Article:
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Does the SEC grant licenses for the wealthy to avoid paying taxes?


Comments / {{hitsCtrl.values.hits}} Views / Saturday, 27 October 2018 00:00


Does the SEC grant licenses for the wealthy to avoid paying taxes?



As you and I are aware, the SEC or the Securities and Exchange Commission of Sri Lanka is charged with the task of regulating the capital markets of the country. You may then wonder how the SEC is caught up in facilitating any tax avoidance. 

As the regulator of capital markets, the SEC licences and regulates unit trusts. A unit trust is a pool of funds that is managed by a professional fund manager and the investors in this unit trust or the unit holders contribute each to a small portion of the fund. These investors stand to benefit from the expertise of a professional fund manager, who invests the pool of funds in various capital market instruments such as shares, corporate and treasury bonds. Thus, unit trusts help unsophisticated investors to enter and benefit from the capital markets and in a country like Sri Lanka, unit trusts play a vital role to increase the liquidity in capital markets. For this reason the Government incentivised unit trusts and their investor by making the income of unit trusts tax free.

However, taking undue advantage of this tax concession ‘a certain company’ has set up unit trusts for the sole purpose of earning a tax free income. This company owns 99% or more of the units of these unit trusts and the other investors account only for less than 1%. Thus, clearly these unit trusts have been established as a scheme for this one company to avoid paying taxes and nothing to do with above mentioned purpose as a collective investment scheme to promote capital markets!

However, with the change in government policy over the taxation of unit trusts; specifically the taxation of unit trust income in the hands of corporate investors, the above company has redeemed all of its units. This, according to the audited financial reports of the unit trusts for the year 2017/18, has resulted in the unit trusts facing serious going concern issues.

This situation begs answers to two pertinent questions; the first being, what would be the plight of the remaining unit holders (who, although, representing 1% of the unit trust are many in numbers and have invested keeping faith in the system of unit trusts)? 

The second, how did this company obtain a licence from the SEC and misuse unit trusts in the above manner as a tax avoidance scheme? Can you or I obtain a unit trust licence and perpetrate such a scheme!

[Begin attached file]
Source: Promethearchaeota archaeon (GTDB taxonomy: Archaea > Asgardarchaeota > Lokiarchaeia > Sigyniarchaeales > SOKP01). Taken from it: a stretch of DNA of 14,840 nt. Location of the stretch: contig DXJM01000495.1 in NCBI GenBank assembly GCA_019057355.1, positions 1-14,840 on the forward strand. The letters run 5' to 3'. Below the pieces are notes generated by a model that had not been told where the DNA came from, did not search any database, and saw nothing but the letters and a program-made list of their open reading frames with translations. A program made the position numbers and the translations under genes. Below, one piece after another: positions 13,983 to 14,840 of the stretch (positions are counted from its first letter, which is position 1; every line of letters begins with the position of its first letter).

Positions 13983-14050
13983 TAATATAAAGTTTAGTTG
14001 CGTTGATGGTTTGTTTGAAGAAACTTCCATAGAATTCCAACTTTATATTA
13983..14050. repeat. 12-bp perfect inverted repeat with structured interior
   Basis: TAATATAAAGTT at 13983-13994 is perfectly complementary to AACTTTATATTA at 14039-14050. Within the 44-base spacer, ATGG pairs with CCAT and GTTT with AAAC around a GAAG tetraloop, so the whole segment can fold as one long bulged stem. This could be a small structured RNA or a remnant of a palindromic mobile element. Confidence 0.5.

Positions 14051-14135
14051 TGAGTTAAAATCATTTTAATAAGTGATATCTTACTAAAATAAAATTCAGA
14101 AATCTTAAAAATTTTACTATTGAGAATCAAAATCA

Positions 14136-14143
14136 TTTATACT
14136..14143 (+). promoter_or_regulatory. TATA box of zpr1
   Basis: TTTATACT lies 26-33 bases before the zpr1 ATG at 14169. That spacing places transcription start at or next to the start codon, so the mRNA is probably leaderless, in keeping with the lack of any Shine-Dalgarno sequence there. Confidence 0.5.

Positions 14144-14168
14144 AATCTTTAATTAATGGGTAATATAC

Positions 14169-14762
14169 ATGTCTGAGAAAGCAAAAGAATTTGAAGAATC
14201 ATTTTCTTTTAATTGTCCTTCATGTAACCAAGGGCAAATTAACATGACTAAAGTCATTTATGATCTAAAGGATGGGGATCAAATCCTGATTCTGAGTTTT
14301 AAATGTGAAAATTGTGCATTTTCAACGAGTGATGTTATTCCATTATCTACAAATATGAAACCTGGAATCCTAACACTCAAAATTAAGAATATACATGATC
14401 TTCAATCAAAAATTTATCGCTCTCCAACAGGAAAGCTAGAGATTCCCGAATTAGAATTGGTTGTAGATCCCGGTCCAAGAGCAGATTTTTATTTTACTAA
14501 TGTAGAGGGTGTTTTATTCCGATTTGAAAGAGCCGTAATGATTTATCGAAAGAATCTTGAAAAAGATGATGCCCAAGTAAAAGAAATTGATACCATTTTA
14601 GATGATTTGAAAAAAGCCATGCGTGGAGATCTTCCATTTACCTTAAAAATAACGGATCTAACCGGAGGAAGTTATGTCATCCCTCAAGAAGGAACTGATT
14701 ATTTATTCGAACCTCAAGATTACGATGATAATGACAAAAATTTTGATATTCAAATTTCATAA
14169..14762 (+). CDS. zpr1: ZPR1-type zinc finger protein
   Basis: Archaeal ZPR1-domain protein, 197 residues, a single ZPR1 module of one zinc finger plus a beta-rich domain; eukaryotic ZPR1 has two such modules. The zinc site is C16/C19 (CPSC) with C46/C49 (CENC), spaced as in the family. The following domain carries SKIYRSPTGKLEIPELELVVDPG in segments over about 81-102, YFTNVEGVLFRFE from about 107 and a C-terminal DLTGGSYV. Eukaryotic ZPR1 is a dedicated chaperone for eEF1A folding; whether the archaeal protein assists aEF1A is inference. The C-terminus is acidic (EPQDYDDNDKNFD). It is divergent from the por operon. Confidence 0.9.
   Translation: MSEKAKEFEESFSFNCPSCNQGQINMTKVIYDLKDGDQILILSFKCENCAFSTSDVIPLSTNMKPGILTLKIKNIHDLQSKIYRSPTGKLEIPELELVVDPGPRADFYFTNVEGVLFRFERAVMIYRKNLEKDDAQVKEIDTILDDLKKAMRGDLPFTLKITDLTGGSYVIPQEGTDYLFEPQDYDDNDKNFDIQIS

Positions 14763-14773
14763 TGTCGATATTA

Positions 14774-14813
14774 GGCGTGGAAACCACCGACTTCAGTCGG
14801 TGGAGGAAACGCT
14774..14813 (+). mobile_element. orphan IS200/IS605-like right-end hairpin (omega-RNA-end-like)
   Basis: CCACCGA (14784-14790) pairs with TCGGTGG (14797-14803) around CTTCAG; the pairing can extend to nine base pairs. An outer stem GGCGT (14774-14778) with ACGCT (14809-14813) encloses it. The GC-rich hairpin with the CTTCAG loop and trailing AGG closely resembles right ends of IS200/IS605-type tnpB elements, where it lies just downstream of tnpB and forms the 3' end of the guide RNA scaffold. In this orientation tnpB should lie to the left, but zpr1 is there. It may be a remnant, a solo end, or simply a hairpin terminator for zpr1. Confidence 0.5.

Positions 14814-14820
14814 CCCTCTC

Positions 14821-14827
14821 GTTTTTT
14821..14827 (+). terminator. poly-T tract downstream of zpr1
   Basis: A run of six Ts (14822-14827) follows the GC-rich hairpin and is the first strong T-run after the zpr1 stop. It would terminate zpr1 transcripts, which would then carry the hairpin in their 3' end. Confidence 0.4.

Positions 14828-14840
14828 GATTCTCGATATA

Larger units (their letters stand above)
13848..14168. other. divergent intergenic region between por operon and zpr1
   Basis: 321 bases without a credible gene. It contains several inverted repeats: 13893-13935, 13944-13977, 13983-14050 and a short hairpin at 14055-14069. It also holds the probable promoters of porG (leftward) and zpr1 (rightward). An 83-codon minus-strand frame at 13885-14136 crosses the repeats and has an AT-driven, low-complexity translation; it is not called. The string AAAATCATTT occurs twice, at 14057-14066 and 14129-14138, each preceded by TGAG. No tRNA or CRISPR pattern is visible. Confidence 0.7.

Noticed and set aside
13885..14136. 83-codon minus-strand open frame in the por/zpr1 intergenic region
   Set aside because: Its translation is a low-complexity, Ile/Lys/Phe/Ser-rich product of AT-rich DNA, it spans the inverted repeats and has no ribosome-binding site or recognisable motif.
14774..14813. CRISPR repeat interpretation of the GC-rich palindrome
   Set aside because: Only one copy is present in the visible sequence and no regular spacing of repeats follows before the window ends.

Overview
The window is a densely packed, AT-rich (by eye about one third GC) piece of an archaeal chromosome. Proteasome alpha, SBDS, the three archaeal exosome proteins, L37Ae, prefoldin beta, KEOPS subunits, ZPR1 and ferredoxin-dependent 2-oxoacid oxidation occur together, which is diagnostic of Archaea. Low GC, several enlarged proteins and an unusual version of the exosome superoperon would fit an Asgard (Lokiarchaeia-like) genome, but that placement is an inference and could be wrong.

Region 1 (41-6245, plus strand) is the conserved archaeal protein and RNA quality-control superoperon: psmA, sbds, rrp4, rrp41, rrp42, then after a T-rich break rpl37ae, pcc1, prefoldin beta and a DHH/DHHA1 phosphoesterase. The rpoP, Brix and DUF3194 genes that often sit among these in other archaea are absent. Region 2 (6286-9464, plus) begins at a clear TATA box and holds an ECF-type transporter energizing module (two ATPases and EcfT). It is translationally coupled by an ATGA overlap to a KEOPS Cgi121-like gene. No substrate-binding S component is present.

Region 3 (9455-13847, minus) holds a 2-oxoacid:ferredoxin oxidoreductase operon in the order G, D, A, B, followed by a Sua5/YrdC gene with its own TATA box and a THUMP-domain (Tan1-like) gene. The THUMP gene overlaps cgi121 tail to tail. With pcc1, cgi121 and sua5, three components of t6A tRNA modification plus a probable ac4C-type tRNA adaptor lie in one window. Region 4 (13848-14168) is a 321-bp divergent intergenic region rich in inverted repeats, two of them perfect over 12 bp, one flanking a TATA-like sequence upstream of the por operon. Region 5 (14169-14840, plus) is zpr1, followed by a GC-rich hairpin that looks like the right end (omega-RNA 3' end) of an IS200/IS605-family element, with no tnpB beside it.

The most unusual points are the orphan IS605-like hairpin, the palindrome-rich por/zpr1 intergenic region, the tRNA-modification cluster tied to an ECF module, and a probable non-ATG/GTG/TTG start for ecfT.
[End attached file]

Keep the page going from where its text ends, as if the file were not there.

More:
This company is none other than the company that is responsible for the importation of the three-wheeled road menace. It has ventured into the financial services industry in a different name, including unit trusts. However, by the looks of things there seems to be little or no difference between the management style of the three-wheeler company and the financial services arm! 

It is quite unfortunate that when the poorest sections of the community pay far more than their fair share of taxes (to the extent of paying withholding tax on the interest income on minor’s savings accounts), the wealthiest are able to avoid paying any taxes in such elaborate schemes! I sincerely hope that this attracts the attention of the relevant authorities and that these elaborate schemers are brought to task by recovering whatever dues to the government coffers.

N. Perera

 



Those who don’t understand economics must not speak



It seems to me sad that people who seek to be opinion makers in the Sinhala press do not understand the fundamentals of economics and their comments are beside the point and irrelevant. The so-called bond scam is one such example. 

Why don’t the critics point out what is it that constitutes the fraud and what is the value of such fraud, showing how it was calculated? If they cannot do so they must not speak

R.M.B. Senanayake

 



What has Tax Department done about Swiss accounts?



More than two years have now gone since our major newspapers exposed Sri Lankans secretly having Swiss and Cayman Island bank accounts. Some of them had both husband and wife as separate account holders to pay less taxes even in those countries.

Most of these Sri Lankans have lived in Sri Lanka all their lives and do business only here. But how did they end up having such large accounts overseas? Are these monies proceeds of crime, illegal commissions or money smuggled out against our exchange control regulations?

Now in most countries, wherever you earn money you must declare that in your tax returns at home. 

Our Inland Revenue Department is either sleeping or are not capable of investigating complex across border crimes like this.

In either case, the Tax Department is letting down the country and the law-abiding taxpayers.

R.C. Ruberu


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